First World War Medicine Study Group
The Great War has been very important to the University of Kansas Medical Center and its Department of the History and Philosophy of Medicine for many reasons. Not the least being that most of the physicians, surgeons, and nurses who left Kansas City for France in 1918 with Base Hospital #28 were associated with the University of Kansas Medical and Nursing Schools before and after their military service. For the past four years (2009 to 2013) this department and institution has supported the First World War Medicine Study Group, comprised of faculty, support staff, and others who have been examining hospitals and medical practice on the Western Front during The Great War of 1914 to 1918. Included are Anthony Kovac, MD, Professor of Anesthesiology; Grace E. F. Holmes, MD, Professor of Pediatrics and of Preventive Medicine, emerita; Paul Schloerb, MD, Professor of Surgery, emeritus; Mani Mani, MD, Professor of Surgery, emeritus; Nancy Hulston, MA, Archivist of the University of Kansas Medical Center; Dawn McInnis, Rare Book Librarian of the Clendening Library; Jonathan Casey, MA, Archivist of the National WWI Museum and Memorial; Dan Ginavan, Documentarian; George Thompson, MA, MFA, Historian; Moya Peterson, MA, PhD, Assistant Professor, Schools of Nursing and Medicine: Frederick Holmes, MA, MD, Professor of Medicine, emeritus, and of the History of Medicine; and Jan Schall, PhD, The Nelson-Atkins Museum of Art.
The basic primary source materials used by this group are in The Archives of the National WWI Museum and The Archives of the University of Kansas Medical Center. Much of this easily available, already-catalogued material has yet to be thoroughly examined and used by the study group and other scholars. Within other archives in the Kansas City Metro Area, such as the regional branch of the National Archives and the University of Missouri at Kansas City, and even beyond, for example the libraries of the University of Kansas, are much greater collections of primary source materials relevant to Medicine in The Great War yet to be identified and studied.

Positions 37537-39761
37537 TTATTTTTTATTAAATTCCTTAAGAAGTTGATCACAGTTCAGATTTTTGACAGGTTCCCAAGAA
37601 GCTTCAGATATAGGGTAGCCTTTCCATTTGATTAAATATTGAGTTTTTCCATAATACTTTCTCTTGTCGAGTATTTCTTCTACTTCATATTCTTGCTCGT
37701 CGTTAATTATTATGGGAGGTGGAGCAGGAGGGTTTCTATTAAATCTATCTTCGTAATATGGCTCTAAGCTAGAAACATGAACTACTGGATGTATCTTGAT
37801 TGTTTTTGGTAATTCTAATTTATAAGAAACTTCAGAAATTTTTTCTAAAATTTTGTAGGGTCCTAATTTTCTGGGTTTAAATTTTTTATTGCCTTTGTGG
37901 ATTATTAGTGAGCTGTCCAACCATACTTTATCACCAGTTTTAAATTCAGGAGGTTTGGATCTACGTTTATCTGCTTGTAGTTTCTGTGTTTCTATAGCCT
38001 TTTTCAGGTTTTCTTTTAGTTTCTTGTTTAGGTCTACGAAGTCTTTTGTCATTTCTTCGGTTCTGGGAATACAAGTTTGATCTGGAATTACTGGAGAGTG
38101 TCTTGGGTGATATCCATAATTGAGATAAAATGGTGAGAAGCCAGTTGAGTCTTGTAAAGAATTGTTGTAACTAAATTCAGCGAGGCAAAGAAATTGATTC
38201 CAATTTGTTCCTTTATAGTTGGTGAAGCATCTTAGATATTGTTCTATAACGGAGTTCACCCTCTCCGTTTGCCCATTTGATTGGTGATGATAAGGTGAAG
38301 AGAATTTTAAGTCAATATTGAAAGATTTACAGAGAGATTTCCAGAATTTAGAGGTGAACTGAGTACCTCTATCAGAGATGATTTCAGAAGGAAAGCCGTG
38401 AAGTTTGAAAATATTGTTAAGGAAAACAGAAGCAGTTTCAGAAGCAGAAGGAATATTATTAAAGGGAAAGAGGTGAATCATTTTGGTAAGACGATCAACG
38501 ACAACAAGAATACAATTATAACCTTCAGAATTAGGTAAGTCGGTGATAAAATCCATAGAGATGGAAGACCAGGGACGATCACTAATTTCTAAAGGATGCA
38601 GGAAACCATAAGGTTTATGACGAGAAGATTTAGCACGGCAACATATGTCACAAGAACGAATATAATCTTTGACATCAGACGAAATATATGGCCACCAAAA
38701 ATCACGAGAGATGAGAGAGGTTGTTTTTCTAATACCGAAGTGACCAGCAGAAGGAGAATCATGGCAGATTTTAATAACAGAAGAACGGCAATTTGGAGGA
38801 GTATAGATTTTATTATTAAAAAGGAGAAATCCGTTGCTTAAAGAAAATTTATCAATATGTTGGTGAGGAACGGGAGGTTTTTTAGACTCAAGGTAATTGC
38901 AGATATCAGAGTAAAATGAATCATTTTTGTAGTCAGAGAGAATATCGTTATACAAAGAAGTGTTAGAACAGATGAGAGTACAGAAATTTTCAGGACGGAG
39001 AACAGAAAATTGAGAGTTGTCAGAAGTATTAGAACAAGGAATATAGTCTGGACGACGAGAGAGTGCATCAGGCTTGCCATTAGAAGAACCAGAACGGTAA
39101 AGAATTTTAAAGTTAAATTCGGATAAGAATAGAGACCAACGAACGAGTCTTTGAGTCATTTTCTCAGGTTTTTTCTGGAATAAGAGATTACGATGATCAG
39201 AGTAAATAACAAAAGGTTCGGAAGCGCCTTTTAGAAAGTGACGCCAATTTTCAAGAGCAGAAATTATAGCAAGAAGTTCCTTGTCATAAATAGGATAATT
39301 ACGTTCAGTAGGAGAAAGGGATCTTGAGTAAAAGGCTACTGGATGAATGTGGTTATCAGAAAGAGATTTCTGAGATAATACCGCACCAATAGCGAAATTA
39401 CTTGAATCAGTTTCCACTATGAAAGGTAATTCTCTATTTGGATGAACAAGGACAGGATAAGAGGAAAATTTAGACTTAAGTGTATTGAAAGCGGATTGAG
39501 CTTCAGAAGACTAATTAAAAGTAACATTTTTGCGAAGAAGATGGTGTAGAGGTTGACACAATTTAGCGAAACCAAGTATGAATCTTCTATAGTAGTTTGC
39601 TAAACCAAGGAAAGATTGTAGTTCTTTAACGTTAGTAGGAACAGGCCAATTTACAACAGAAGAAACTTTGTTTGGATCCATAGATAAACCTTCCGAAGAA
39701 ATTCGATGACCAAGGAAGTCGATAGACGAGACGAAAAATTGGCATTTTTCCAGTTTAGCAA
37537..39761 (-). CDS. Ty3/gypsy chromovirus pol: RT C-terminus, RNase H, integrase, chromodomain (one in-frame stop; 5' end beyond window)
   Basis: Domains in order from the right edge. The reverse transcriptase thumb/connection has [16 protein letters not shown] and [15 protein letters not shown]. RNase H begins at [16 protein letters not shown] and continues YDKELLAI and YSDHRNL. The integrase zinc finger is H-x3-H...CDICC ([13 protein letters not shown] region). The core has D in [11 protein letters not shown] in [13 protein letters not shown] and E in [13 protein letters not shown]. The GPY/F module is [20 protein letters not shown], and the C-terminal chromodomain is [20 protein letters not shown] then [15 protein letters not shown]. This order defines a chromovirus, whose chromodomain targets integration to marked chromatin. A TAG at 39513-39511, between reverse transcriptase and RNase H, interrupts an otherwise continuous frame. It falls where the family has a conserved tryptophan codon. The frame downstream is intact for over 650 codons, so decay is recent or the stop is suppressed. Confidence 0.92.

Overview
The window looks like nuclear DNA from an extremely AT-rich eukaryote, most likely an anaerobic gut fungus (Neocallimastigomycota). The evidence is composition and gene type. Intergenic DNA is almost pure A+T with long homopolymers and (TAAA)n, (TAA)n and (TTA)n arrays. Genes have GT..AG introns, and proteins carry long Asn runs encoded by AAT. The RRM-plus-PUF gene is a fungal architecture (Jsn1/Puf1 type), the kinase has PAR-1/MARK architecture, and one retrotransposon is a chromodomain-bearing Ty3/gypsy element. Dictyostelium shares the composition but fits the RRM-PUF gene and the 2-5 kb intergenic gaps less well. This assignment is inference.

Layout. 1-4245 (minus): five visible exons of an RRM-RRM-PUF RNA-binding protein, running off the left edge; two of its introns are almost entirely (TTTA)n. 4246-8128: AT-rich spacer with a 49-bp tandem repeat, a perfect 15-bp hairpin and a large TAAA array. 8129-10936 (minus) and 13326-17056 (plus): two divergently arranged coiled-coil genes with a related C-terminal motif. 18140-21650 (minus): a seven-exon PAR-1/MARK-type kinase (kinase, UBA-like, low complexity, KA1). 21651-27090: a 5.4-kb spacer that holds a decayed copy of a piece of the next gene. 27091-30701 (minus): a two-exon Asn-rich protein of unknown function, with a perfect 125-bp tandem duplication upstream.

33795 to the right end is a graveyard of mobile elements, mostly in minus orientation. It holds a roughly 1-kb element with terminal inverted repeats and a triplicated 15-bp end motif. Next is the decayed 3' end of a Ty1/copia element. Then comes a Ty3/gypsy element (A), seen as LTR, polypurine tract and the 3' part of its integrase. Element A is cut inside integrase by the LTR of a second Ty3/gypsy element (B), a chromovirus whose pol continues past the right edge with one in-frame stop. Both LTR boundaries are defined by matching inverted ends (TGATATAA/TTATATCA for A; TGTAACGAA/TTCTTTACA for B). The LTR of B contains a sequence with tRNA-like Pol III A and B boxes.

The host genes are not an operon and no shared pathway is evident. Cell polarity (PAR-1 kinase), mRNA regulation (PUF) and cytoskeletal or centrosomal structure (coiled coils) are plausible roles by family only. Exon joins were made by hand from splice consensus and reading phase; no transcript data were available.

During the past six years this group, collectively, has given 35 presentations and lectures, 5 posters, and has published 2 articles in scholarly journals. As interest in the centennial of the Great War increases, the scholarly output of this group and associated researchers will surely increase as well. The principal aim of the First World War Medicine Study Group is to increase and expand the study of regional primary source materials with presentations and publications as appropriate and possible. A secondary aim is to encourage and assist other academics and scholars in the study of First World War Medicine. The Department of the History and Philosophy of Medicine of the University of Kansas Medical Center is the ideal venue to pursue these two aims in the coming years, particularly 2014 through 2018.
During the period 2014 through 2018 it is anticipated that this group will continue to speak and publish, will sponsor exhibits at the Clendening History of Medicine Museum, and will encourage hospitals and other medical facilities in the Kansas City Metro area to recognize the centennial of The Great War in a variety of ways. A number of scholarly societies will meet in Kansas City during the centennial years, for example The German Studies Association, and it is hoped that the study group can provide them with materials and presentations of First World War Medicine. Diaries of physicians and nurses who served in France in 1918, presently held in The Archives of the University of Kansas Medical Center, will be evaluated for publication.
An exciting new venture is creation of a website, Medicine in the First World War, formed as a cooperative venture by The National WWI Museum and Memorial and The University of Kansas Medical Center, its host. Drawing on the extensive records of Base Hospital #28, the 2,500 bed military general hospital that went from Kansas City to France in 1918, this website is rapidly growing both as a primary source of information about Base Hospital #28 and about Medicine in The Great War.
It is anticipated that this website will grow continuously through the centennial of The Armistice in 2018.
You may contact members of The First World War Medicine Study Group at the Department of the History and Philosophy of Medicine of the University of Kansas Medical Center through Frederick Holmes, MA, MD, FACP, professor and editor, at firstname.lastname@example.org.